Breaking down Apple’s three new iPhone 12 camera systems

Apple has just announced its iPhone 12 lineup, and as part of today’s announcements, the company introduced a dizzying amount of camera tech scattered amongst the new iPhones. If you’re coming from an iPhone that currently has a single camera, or even a pair, you may find some serious upgrades here.

But first, let’s establish the baseline.

The iPhone SE’s camera.

One camera: iPhone SE (2020) and iPhone XR

The iPhone SE turned heads earlier this year at a $399 price, and the iPhone XR is now $499. Both have a single 12-megapixel f/1.8 “wide” camera, though they’re not quite the same — the XR has a larger sensor, while the iPhone SE appears to be a smaller one similar to 2017’s iPhone 8. Neither has ultrawide or telephoto lenses, nor fancy Deep Fusion techniques; your portrait-mode shots are also limited to what Apple’s machine learning algorithms can guess about depth, since there’s no second camera to verify.

Still, each offers a six-element lens with optical image stabilization, 4K60 video recording, and a basic portrait mode.

Two cameras: iPhone 12 and iPhone 12 mini

The iPhone 12 and iPhone 12 mini come with two cameras each, but perhaps even more importantly, that single main camera has changed. While it still offers 12 megapixels like prior phones, the lens now has 7 elements and a larger f/1.6 aperture that lets 27 percent more light hit that sensor compared to the previous gen — which should mean brighter, less noisy and/or blurry images in low light, and slightly less depth of field.

You also get:

  • A second 12-megapixel f/2.4 ultrawide camera with a 120-degree field of view, a 5-element lens, and a 13mm-equivalent focal length, which sounds like the same ultrawide we got in the iPhone 11 and iPhone 11 Pro
  • Apple’s Deep Fusion computational photography system, which can now be used on either camera (instead of just the main) and which Apple says runs faster on the iPhone 12
  • Night mode, which you won’t find on the iPhone SE, can be used on both the ultrawide and front TrueDepth cameras here, meaning you’ll be able to take night mode shots no matter which iPhone 12 camera you’re using. (The iPhone 11 didn’t support night mode with the ultrawide.)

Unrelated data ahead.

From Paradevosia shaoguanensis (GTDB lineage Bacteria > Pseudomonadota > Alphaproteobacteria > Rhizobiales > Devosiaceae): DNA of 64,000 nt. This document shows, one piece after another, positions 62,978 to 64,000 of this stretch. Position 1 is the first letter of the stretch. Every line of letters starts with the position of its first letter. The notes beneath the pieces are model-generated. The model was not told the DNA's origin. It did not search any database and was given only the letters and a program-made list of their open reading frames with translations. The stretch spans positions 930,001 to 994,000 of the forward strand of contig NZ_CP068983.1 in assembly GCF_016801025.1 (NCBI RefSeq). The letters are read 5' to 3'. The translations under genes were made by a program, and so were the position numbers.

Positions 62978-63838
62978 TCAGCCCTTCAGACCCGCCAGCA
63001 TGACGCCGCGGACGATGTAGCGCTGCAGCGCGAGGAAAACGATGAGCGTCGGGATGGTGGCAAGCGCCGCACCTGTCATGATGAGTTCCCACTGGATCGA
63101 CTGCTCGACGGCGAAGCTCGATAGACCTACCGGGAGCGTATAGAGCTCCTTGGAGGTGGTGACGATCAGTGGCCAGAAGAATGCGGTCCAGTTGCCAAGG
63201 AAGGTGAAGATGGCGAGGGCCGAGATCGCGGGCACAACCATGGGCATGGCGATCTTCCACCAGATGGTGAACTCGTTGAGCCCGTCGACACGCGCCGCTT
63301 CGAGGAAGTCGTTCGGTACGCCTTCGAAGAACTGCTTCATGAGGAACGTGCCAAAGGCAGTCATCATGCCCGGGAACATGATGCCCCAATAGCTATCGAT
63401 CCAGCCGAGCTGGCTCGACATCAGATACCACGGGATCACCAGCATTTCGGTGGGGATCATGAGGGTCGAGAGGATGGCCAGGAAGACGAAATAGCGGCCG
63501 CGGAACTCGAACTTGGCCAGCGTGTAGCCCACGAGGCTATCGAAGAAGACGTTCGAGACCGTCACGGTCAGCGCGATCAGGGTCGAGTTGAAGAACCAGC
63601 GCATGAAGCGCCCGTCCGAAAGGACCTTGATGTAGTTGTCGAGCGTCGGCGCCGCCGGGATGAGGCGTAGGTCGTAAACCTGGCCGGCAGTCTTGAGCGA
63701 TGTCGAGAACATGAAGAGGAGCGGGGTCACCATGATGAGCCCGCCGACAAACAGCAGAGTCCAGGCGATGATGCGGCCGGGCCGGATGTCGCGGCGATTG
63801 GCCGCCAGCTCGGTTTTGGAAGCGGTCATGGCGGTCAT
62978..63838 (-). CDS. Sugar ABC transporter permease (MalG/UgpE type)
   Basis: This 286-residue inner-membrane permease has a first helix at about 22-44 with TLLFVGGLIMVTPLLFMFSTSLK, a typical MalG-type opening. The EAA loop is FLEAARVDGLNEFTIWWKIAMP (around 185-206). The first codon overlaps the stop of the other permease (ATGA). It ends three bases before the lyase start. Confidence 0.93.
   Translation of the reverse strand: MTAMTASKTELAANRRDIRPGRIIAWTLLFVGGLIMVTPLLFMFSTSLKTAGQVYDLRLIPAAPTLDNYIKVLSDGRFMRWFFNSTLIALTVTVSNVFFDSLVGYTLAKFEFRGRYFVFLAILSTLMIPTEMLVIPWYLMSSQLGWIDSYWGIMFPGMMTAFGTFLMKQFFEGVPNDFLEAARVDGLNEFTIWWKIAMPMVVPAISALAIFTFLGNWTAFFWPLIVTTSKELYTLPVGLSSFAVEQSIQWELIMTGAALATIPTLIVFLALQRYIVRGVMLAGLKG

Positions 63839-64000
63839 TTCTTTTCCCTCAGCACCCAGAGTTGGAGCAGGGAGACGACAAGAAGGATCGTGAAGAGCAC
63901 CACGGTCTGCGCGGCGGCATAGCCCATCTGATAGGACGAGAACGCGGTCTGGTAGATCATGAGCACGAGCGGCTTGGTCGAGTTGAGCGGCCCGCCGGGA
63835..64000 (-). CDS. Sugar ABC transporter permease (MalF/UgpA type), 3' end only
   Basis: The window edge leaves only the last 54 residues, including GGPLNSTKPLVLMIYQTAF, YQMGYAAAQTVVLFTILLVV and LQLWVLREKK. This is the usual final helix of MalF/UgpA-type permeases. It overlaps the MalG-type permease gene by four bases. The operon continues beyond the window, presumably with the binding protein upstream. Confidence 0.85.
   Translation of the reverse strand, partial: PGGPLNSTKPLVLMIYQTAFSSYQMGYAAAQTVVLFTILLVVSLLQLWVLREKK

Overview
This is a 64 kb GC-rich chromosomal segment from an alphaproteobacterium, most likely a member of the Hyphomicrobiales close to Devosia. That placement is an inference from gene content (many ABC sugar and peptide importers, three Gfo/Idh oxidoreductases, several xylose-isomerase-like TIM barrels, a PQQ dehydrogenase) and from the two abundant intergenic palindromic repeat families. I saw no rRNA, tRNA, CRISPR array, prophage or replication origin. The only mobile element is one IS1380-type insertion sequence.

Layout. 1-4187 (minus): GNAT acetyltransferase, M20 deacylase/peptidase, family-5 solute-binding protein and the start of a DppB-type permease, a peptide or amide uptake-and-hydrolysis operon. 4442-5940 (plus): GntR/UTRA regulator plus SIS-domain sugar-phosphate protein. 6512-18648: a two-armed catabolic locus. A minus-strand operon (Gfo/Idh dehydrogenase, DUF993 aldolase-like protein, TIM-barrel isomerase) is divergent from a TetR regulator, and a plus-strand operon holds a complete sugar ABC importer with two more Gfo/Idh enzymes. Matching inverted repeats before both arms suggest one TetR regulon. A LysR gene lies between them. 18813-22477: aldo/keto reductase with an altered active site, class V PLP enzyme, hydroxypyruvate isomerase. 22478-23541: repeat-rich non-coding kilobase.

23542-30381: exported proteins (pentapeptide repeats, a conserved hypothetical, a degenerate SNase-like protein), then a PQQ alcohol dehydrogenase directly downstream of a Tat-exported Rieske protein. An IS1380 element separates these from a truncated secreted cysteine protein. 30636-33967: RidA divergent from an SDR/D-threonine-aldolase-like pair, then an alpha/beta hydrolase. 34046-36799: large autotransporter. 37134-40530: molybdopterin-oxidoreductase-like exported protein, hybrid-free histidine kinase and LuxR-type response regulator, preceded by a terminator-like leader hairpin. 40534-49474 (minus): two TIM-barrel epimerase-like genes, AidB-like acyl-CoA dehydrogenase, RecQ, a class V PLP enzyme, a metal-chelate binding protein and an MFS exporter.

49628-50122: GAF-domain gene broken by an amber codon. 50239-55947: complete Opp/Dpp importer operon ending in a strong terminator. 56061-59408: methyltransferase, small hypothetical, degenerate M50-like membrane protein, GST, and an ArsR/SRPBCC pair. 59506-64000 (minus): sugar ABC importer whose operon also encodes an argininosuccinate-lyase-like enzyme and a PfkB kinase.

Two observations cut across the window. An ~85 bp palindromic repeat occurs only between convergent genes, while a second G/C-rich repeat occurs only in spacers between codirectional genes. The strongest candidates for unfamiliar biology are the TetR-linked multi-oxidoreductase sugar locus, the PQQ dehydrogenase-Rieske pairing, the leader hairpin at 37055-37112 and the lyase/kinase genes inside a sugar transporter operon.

• A new night mode time-lapse feature
  • Apple’s Smart HDR 3 system, which will automatically adjust things like white balance and contrast in photos to make them look more natural, according to the company
  • The ability to shoot HDR video with Dolby Vision at 30 fps

Three cameras + LIDAR: iPhone 12 Pro

Like the iPhone 11 Pro, the iPhone 12 Pro adds a third telephoto camera to the package, and as far as we can tell, it’s the same f/2.0, 52mm telephoto as last year except you can now also use it to take Deep Fusion photos. But perhaps most interestingly, the iPhone 12 Pro also has a LIDAR sensor, which could have a big benefit in low-light situations — Apple says the LIDAR sensor can do up to 6x faster autofocus in low light and let you take Night Mode portrait photos.

You also get:

  • The same main and ultrawide cameras found in the iPhone 12, and the same new modes
  • 2x optical zoom and 10x digital zoom, thanks to that 52mm-equivalent telephoto lens
  • HDR video with Dolby Vision, like the iPhone 12, but at up to 60fps instead of being capped at 30

iPhone 12 Pro Max

The iPhone 12 Pro Max’s primary camera seems like it will be a notable upgrade over the main camera in the other iPhone 12 models — and that camera was already an improvement over the SE and the iPhone 11 lineup. The 12 Pro Max’s 12-megapixel f/1.6 aperture wide camera has a 47 percent larger sensor, which Apple says translates to an 87-percent improvement in low-light photos. The main camera also has sensor-shift optical image stabilization, which means the camera’s sensor moves inside the camera to offset any movement. That, in theory, should make for more stable photos and videos.

Here’s what else you get:

  • A longer 2.5x optical zoom compared to the iPhone 12 Pro, thanks to a longer 65mm-equivalent focal length lens, but with a slower f/2.2 aperture
  • The same ultrawide camera as the iPhone 12 and 12 Pro
  • The same LIDAR sensor found on the iPhone 12 Pro
  • 12x digital zoom — higher than the iPhone 12 Pro
  • All the same software features as the iPhone 12 Pro, including Dolby Vision HDR at 60fps

Both iPhone 12 Pro models will also get an added software feature at some point later this year: support for Apple’s ProRAW format, which combines Apple’s computational photography with RAW. Until that’s available, though, it’s hard to know exactly how it could improve your photos or how much control it will give you while editing them.

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